Initial management decisions for patients with community-acquired pneumonia (CAP) will depend on severity of infection, with need for hospitalization being one of the first decisions. Because empiric antibiotics are the mainstay of treatment and the causative organisms are seldom identified, underlying medical conditions and epidemiologic risk factors are considered when selecting an empiric regimen. As with other infections, duration of therapy is not standardized, but rather is guided by clinical improvement. Prevention of pneumonia centers around vaccination and smoking cessation. This article, the second in a 2-part review of CAP in adults, focuses on site of care decision, empiric and directed therapies, length of treatment, and prevention strategies. Evaluation and diagnosis of CAP are discussed in a separate article.
Site of Care Decision
For patients diagnosed with CAP, the clinician must decide whether treatment will be done in an outpatient or inpatient setting, and for those in the inpatient setting, whether they can safely be treated on the general medical ward or in the intensive care unit (ICU). Two common scoring systems that can be used to aid the clinician in determining severity of the infection and guide site-of-care decisions are the Pneumonia Severity Index (PSI) and CURB-65 scores.
The PSI score uses 20 different parameters, including comorbidities, laboratory parameters, and radiographic findings, to stratify patients into 5 mortality risk classes.1 On the basis of associated mortality rates, it has been suggested that risk class I and II patients should be treated as outpatients, risk class III patients should be treated in an observation unit or with a short hospitalization, and risk class IV and V patients should be treated as inpatients.1
The CURB-65 method of risk stratification is based on 5 clinical parameters: confusion, urea level, respiratory rate, systolic blood pressure, and age ≥ 65 years (Table 1).2,3 A modification to the CURB-65 algorithm tool was CRB-65, which excludes urea nitrogen, making it optimal for making determinations in a clinic-based setting. It should be emphasized that these tools do not take into account other factors that should be used in determining location of treatment, such as stable home, mental illness, or concerns about compliance with medications. In many instances, it is these factors that preclude low-risk patients from being treated as outpatients.4,5 Similarly, these scoring systems have not been validated for immunocompromised patients or those who would qualify as having health care–associated pneumonia.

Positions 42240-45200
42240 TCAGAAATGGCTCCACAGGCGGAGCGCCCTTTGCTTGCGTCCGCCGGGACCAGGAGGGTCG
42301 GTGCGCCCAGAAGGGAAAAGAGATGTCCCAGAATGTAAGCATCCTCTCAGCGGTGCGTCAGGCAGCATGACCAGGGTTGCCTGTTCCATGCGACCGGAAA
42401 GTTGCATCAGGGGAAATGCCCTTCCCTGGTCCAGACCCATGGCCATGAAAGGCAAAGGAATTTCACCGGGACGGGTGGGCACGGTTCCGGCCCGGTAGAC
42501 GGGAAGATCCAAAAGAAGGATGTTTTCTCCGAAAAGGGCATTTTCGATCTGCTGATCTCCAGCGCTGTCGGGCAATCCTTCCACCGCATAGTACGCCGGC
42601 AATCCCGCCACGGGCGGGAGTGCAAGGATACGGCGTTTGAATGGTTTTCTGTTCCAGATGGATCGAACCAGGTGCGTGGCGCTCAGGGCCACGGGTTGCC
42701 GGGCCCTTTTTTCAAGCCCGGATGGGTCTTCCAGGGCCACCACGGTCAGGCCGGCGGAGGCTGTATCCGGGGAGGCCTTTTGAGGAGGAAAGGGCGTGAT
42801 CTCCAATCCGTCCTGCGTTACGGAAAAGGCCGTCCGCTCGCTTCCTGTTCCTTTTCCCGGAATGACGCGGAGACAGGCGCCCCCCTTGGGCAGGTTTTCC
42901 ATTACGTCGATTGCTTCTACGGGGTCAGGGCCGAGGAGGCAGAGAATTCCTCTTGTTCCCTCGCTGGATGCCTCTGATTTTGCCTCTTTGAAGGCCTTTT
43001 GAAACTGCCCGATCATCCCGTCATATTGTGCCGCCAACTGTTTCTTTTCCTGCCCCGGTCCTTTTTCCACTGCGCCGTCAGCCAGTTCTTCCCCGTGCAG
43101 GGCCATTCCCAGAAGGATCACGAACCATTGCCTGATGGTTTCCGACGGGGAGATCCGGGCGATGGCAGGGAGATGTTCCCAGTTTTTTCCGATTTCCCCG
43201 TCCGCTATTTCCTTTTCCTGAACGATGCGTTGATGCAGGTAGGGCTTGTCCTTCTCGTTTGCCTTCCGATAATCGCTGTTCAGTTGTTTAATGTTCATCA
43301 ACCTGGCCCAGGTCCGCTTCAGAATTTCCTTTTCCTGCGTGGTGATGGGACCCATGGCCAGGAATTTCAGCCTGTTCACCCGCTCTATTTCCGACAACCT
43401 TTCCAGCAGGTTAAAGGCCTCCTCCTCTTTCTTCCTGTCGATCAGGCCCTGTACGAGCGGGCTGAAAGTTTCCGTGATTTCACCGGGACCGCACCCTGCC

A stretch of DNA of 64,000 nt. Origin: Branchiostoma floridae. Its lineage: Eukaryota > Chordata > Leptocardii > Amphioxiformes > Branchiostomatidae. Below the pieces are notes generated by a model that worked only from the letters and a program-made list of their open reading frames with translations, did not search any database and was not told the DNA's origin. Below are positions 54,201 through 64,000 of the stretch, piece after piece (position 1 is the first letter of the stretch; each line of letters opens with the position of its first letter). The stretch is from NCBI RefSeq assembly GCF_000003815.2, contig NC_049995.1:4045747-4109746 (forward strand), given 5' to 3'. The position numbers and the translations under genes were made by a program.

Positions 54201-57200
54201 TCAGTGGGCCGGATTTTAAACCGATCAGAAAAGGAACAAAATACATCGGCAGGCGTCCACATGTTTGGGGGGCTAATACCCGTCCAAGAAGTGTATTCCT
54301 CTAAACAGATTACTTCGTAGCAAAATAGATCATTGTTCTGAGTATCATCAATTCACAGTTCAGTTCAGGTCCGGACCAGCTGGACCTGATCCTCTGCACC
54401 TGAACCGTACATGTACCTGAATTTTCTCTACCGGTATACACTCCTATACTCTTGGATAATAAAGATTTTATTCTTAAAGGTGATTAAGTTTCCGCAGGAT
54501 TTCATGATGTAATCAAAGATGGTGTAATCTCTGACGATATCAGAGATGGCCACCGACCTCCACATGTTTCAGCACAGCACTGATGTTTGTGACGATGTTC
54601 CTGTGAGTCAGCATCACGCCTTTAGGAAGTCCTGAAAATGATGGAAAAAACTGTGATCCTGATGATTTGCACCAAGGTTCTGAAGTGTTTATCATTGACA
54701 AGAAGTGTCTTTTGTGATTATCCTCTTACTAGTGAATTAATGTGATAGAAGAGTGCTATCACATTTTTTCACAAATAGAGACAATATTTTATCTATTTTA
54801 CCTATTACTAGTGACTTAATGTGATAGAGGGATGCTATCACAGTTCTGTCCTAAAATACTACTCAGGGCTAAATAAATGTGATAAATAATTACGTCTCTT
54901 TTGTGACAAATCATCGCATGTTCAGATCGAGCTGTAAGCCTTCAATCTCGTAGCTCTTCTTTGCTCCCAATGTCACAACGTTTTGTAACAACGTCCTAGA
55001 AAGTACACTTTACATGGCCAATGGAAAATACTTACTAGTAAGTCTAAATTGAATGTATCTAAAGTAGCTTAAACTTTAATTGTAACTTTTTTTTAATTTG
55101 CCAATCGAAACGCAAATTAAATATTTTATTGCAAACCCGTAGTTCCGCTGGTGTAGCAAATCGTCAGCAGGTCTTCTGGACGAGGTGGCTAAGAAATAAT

Patients with CURB-65 scores of 4 or 5 are considered to have severe pneumonia, and admission to the ICU should be considered for these patients. Aside from the CURB-65 score, anyone requiring vasopressor support or mechanical ventilation merits admission to the ICU.6 American Thoracic Society (ATS) and Infectious Diseases Society of America (IDSA) guidelines also recommend the use of “minor criteria” for making ICU admission decisions; these include respiratory rate ≥ 30 breaths/minute, PaO2 fraction ≤ 250 mm Hg, multilobar infiltrates, confusion, blood urea nitrogen ≥ 20 mg/dL, leukopenia, thrombocytopenia, hypothermia, and hypotension.6 These factors are associated with increased mortality due to CAP, and ICU admission is indicated if 3 of the minor criteria for severe CAP are present.
Another clinical calculator that can be used for assessing severity of CAP is SMART-COP (systolic blood pressure, multilobar chest radiography involvement, albumin level, respiratory rate, tachycardia, confusion, oxygenation and arterial pH).7 This scoring system uses 8 weighted criteria to predict which patients will require intensive respiratory or vasopressor support. SMART-COP has a sensitivity of 79% and a specificity of 64% in predicting ICU admission, whereas CURB-65 has a pooled sensitivity of 57.2% and specificity of 77.2%.8